DURANT, Okla. -- Oklahoma's new immigration laws have gained a reputation as some of the toughest in the United States. On Monday, local businesses gathered for a seminar at the Kiamichi Technology Center to learn more about how those laws affect them.
Attorney Bill Wells has been touring Oklahoma to help explain the new law and make the transition easier for businesses, many of whom say they are already feeling the legislation's effects.
On November 1, 2007, it became mandatory for Oklahoma businesses providing services to state agencies and some subcontractors to use an online person verification system that will tell the employer whether the job applicant is a legal citizen.
The system is optional for other businesses, but there are benefits.
"The motivation for using that is if an employer is using that type of system, they can avoid any liability under the law if by chance it turns out they're employing someone illegally," Wells says.
But the law had some immediate side effects. Wells says business owners told him that they saw an immediate decrease in labor, both illegal and legal.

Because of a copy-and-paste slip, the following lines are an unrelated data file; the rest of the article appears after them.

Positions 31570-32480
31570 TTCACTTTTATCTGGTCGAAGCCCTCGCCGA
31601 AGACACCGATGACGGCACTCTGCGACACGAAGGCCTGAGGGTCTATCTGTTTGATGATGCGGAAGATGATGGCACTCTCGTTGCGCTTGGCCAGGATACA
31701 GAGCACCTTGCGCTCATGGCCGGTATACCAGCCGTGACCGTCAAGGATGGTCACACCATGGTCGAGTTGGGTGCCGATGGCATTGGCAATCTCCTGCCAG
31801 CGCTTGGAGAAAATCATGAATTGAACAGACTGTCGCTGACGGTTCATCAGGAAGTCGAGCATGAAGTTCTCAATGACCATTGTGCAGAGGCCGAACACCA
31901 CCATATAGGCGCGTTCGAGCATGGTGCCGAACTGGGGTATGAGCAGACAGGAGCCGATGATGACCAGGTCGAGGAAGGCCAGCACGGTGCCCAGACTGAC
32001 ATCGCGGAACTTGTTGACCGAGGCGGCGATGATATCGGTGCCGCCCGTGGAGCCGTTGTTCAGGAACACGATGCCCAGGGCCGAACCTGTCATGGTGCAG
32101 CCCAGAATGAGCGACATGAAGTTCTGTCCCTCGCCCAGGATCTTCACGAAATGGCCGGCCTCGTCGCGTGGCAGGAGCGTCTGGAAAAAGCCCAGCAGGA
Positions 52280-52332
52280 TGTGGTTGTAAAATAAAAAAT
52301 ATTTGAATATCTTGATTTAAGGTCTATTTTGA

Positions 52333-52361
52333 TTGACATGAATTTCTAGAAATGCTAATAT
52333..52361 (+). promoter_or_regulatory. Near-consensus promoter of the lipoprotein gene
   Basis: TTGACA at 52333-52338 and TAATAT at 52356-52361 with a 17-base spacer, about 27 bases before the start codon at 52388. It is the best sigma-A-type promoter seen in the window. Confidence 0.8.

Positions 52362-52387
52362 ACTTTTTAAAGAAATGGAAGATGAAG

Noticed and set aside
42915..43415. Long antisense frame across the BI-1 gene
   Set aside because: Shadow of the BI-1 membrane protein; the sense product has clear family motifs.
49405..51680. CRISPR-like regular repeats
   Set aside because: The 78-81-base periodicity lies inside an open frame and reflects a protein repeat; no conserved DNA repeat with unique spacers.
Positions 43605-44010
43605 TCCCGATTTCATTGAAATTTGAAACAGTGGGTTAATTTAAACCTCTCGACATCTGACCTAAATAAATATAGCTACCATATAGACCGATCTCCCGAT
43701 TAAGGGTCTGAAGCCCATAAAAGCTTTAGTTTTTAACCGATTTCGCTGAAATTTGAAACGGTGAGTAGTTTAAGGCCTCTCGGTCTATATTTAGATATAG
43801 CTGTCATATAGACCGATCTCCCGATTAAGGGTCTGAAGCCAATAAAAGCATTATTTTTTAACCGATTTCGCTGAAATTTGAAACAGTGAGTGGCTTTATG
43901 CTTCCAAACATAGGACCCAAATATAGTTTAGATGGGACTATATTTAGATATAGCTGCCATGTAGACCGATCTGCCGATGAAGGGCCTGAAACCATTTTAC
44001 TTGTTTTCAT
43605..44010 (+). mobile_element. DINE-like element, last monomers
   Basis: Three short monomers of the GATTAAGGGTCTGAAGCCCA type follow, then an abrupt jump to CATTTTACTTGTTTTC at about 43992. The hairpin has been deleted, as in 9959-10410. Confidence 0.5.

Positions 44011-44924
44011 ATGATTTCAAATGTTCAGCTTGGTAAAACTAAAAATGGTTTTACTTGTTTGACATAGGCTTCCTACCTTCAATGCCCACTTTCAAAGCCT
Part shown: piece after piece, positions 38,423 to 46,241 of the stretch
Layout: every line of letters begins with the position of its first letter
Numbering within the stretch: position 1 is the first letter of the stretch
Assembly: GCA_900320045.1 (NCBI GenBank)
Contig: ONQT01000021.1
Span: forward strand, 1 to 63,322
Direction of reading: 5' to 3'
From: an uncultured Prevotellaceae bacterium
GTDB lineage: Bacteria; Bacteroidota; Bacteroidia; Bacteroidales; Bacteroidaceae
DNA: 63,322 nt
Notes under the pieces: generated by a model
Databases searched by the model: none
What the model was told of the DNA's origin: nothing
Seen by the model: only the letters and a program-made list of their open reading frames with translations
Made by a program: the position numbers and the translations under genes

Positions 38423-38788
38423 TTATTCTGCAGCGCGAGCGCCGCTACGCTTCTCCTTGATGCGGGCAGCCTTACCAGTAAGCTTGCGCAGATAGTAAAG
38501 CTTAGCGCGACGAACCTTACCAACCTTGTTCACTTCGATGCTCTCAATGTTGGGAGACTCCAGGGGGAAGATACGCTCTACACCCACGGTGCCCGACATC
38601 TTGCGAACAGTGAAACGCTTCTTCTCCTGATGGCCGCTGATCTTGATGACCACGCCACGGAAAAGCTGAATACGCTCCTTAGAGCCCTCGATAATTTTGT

"Some of the folks that left were here legally, but were concerned that they were going to be harassed, arrested, or detained simply because they might be from a foreign country."
Carolyn Malone works in human resources at GAMCO in Durant. She says their application process including drug, alcohol, and background checks, along with social security number verification has always been strict, and even though their requirements haven't changed, GAMCO has been feeling the pinch too, with fewer applicants for available jobs.
"Well right now, I have 2 openings. And I’ve had 30 people apply. Before that, I would have at least 80-90 before," Malone says.
Wells says when the law first took effect in November, many of the people who left Oklahoma chose to go to Texas or Arkansas, where immigration laws are less strict.